Swine flu outbreak in North India is a lot worse than last year
- At least 6,700 people were reported as diagnosed with
swine fluso far this year in four states in North India
- The highest number of swine
flucases have been diagnosed in Rajasthan followed by Delhi.
- New Delhi has recorded at 1,196 cases with 100 fresh cases of swine flu on Thursday alone.
As of Thursday, the 6,701 people have been diagnosed with swine flu with 226 reported deaths in the four states, Hindustan Times reported citing data from National Centre for Disease Control. Only 798 cases were reported during January and February last year.
In the national capital, over 1,196 were reported as of Thursday, with 100 fresh cases of swine flu reported on Thursday alone, IANS reported citing data from Directorate General of Health Services. Only one death has been reported in Delhi so far. In 2018, there were only 205 cases of swine flu in New Delhi.
Rajasthan appears to be the worst hit, with 2,706 cases so far this year and five swine flu-related deaths reported on Thursday, taking the toll to 96, according to the IANS report.
Snow-covered Himachal Pradesh is also battling swine flu. As of now, 16 people have reportedly died, and 113 diagnosed, according to Hindustan Times. Himachal Pradesh Assembly Speaker Rajeev Bindal was been diagnosed positive for swine flu on Thursday.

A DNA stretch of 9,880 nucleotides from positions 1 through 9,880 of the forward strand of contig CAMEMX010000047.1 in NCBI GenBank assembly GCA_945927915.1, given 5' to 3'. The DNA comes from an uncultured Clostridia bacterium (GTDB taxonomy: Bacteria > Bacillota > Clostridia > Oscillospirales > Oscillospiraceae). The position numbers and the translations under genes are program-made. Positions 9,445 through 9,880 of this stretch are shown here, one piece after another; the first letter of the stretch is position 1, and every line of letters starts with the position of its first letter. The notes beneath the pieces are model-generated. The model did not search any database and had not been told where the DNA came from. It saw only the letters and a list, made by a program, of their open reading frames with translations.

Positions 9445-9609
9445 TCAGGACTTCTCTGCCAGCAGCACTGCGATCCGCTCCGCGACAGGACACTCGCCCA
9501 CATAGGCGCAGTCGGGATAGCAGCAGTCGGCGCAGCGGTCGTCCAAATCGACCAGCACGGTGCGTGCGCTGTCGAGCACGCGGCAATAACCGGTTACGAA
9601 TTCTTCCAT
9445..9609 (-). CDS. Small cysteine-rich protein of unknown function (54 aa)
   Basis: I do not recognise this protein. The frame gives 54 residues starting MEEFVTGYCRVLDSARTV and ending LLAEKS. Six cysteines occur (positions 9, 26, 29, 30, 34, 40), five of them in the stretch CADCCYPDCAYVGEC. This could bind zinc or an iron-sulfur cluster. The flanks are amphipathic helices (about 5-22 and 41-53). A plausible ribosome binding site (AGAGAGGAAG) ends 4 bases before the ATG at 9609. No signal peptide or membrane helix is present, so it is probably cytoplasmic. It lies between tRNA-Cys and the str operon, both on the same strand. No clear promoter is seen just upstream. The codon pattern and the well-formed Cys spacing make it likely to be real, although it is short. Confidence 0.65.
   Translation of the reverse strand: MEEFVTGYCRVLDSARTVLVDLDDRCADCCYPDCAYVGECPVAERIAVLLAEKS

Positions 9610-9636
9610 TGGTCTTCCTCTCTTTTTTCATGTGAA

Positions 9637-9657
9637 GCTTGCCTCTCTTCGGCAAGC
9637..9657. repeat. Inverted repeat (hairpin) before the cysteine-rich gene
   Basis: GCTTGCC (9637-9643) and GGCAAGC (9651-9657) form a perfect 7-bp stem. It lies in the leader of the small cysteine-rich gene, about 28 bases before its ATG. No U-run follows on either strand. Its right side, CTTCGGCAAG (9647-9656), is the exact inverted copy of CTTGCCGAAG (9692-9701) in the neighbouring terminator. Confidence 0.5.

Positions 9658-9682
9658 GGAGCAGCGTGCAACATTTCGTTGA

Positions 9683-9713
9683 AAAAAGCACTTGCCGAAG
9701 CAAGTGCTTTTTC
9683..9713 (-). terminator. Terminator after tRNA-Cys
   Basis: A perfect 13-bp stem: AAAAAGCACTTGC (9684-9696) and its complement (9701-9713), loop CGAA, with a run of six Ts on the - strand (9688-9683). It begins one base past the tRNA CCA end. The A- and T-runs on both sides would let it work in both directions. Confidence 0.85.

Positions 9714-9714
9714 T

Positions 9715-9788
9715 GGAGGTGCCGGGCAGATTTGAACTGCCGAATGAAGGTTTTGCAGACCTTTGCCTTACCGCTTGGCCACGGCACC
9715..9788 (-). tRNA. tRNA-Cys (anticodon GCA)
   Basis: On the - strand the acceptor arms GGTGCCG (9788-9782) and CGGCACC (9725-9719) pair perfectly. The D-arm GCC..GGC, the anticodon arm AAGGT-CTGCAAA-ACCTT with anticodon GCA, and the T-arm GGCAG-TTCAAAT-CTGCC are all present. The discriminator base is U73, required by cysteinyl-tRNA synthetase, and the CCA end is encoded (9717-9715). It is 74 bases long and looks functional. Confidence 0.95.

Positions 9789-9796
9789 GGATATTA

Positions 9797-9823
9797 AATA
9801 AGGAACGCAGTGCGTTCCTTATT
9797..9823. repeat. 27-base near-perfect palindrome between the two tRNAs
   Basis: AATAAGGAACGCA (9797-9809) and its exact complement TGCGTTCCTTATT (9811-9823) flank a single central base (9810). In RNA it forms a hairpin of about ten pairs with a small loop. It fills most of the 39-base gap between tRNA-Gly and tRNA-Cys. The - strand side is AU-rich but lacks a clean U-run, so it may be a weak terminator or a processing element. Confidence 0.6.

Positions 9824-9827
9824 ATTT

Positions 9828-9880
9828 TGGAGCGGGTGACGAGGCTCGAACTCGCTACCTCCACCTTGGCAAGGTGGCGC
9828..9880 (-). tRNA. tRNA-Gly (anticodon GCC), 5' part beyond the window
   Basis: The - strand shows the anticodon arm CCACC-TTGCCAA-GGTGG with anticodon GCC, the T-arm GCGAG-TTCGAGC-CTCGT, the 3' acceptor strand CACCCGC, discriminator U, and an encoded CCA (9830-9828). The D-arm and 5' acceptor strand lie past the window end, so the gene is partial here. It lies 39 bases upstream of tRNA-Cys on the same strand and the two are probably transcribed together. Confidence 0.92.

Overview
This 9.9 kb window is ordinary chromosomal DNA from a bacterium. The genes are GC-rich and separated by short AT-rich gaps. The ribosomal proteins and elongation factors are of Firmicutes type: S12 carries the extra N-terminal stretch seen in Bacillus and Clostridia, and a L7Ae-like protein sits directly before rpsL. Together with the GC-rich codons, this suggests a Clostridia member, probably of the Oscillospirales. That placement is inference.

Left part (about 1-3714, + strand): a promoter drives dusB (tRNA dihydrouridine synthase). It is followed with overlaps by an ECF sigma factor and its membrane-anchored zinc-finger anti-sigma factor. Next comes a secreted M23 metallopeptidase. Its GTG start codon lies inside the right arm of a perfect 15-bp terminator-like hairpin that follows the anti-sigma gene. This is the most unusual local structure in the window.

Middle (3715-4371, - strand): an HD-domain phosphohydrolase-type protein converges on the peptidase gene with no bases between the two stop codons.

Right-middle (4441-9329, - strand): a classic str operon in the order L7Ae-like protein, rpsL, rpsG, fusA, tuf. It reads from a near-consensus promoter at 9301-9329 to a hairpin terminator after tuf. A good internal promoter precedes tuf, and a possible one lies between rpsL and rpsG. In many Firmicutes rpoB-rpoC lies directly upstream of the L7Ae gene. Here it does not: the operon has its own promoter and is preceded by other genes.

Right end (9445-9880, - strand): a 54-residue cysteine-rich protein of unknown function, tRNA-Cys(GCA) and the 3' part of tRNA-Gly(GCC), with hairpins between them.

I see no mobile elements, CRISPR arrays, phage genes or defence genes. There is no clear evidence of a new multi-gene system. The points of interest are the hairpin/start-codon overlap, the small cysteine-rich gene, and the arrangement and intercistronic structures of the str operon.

Medical experts believe that the H1N1 virus can attack every alternate year and people with low immunity are the most vulnerable. Long winters in northern parts of India may have helped the virus to live longer, thus spreading the disease, say experts.
India’s government has issued an advisory to all the states directing them to step up efforts to combat the epidemic.
H1N1 is an airborne viral disease that can spread through coughing and sneezing and even indirect contact like touching a contaminated object or surface such as door knobs, cell phones and computers.
"The symptoms include fever and cough, sore throat, runny or stuffy nose, difficulty in breathing. Other symptoms may include body aches, headache, fatigue, chills, diarrhea and vomiting, and blood-stained sputum," the government advisory said, adding that children and elderly with weak immunity are more at risk.
( With IANS inputs)
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